The Meaning Behind the Color of Your Food

By Lisa Kaschmitter, Arizona State University Nutrition Student


When we chose to Fill Our Plate with fresh fruits and veggies, we often find that our plates look like a rainbow. There are blues, greens, purples, yellows, oranges, and reds naturally occurring in these foods, but what do these colors signify, and what do they tell you about the vitamins, minerals, and health benefits filling your plate?



The pigment that a food item carries comes, in part, from the phytochemicals that it contains, according to Juliann Schaeffer in Today’s Dietitian, “Color Me Healthy – Eating for a Rainbow of Benefits.”  This coloring tells us a little bit about what we can expect nutritionally from these foods. Although the majority of phytochemicals are colorless, the ones that add color give us a head start to making sure our diets are providing the variety of vitamins and minerals that we need, Schaeffer also suggests.


Red: Lycopene creates the red pigment in foods like peppers, tomatoes, and watermelon. The relationship between lycopene and many positive health impacts has been well documented.  Lycopene has been shown to reduce cancer incidences, specifically prostate and pancreatic cancer risks, according to a variety of medical sources.  Other recent research has shown preliminary links between lycopene and cardiovascular health because it keeps bad cholesterol (low-density liproprotein (LDL)) from hardening your arteries. Tomatoes are widely thought of as one of the best food sources of lycopene and cooked tomatoes, such as in marinara sauce, make the lycopene content easier for our bodies to absorb.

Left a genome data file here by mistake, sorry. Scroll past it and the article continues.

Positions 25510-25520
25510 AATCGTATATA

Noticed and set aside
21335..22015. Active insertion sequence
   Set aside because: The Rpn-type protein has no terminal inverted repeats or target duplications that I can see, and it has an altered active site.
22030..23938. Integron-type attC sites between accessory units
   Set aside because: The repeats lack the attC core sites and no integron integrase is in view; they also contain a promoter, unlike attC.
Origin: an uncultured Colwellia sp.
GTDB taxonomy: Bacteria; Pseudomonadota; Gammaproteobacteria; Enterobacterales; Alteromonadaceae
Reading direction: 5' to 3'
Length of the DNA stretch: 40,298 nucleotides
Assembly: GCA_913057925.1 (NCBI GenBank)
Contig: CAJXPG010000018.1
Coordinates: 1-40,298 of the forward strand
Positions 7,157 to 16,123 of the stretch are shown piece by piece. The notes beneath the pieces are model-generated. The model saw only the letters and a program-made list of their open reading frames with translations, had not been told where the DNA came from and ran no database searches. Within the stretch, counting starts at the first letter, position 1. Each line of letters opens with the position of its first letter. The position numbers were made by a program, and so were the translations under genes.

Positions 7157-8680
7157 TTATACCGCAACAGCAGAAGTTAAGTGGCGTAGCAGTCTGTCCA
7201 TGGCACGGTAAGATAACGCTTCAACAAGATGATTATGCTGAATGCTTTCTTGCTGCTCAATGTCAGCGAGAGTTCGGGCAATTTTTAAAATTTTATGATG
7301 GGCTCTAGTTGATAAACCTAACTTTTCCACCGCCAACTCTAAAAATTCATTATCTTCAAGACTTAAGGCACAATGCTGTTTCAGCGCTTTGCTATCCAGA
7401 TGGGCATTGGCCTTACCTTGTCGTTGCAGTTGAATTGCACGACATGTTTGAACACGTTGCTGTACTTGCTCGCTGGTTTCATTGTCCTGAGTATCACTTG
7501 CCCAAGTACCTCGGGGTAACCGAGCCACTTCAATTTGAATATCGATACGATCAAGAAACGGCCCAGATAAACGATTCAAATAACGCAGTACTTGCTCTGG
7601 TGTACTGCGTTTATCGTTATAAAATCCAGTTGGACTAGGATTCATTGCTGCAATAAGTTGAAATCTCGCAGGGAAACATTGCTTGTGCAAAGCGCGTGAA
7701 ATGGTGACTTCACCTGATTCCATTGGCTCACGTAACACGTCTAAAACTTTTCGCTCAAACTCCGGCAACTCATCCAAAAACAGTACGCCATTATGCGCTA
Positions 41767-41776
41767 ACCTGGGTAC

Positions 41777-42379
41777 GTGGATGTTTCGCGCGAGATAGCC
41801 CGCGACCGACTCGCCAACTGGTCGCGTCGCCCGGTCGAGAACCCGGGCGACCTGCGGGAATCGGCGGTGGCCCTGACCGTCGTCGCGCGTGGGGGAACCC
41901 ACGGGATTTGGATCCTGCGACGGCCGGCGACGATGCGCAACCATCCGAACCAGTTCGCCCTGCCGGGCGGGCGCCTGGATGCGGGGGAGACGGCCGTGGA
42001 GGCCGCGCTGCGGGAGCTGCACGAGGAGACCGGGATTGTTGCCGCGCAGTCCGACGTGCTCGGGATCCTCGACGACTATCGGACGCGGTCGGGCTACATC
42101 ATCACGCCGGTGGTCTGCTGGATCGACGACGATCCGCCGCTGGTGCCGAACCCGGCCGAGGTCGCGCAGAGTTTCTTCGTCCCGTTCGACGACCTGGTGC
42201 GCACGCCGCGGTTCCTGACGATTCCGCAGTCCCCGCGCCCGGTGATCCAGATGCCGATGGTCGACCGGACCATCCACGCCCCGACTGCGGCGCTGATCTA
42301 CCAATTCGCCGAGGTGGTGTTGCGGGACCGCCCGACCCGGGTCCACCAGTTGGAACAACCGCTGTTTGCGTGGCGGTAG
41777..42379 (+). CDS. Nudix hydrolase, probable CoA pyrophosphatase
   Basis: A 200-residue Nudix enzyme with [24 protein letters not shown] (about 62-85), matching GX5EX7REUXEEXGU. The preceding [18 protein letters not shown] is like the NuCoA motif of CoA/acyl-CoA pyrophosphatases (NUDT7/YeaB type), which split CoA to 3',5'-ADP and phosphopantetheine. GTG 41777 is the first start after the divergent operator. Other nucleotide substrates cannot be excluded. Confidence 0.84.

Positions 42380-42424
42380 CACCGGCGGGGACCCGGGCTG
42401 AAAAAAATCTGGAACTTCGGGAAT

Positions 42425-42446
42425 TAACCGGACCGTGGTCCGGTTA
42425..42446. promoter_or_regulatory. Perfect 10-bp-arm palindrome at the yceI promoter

Orange and Yellow: The orange and yellow pigments that are found in fresh foods are a sign that beta-cryptoxanthin is present. Beta-cryptoxanthin plays a key role in the communication process between cells. It prevents oxidative damage from impacting tissues and organs. It is also crucial in the formation of Vitamin A. Vitamin A is essential for proper growth and development, while also keeping our eyesight and immune system strong. Beta-cryptoxanthin can be found in foods such as carrots, tangerines, sweet potatoes, and cantaloupe, according to Today’s Dietitian.


Green: Often leafy greens are the first thing thought of when we think of healthy foods. This reputation is spot on. Green fruits and vegetables contain vitamins and minerals that are essential for our health, they even have a large role to play before we are born. Green vegetables, such as spinach, contain high amounts of folic acid. Folic acid is key to the development of neural tubes during pregnancy. Green fruits and vegetables also contain Vitamin K and potassium, both of which work together with folic acid to promote healthy blood and heart functioning. Vitamin K plays a role in blood clot formation, while potassium can help regulate blood pressure.


Purples and Blues: What do eggplant, red wine, and strawberries all have in common? They all have a rich purple, blue, or scarlet coloring, of course, but they also have high levels of anthocyanin. Anthocyanin is a flavonoid responsible for these pigments and it also seems to serve an important purpose in our bodies. Researchers agree that eating more of these fruits and vegetables may be a return to our hunter/gatherer eating habits, which means that our bodies function best when anthocyanin is included in our diets. Since the 1980s, scientists have attempted to provide a link between anthocyanin and its health impacts. It has been difficult for them to prove a definitive link, since anthocyanins are available in a many different fruits and vegetables. Researchers are more able to study the impacts of specific foods that are known to be high in anthocyanin, such a blueberries.  Blueberries promote heart health and may help to regulate blood pressure.


Keep the importance of all these colors in mind the next time you are at the grocery store, get a range of colors in your basket, so that you can get a range of colors on your plate. Keep in mind that the color does not tell you everything about the phytochemical content of your food, but it is a good place to start when forming a well balanced diet.


You can discover a variety of this color for your plate by going to Fill Your Plate.


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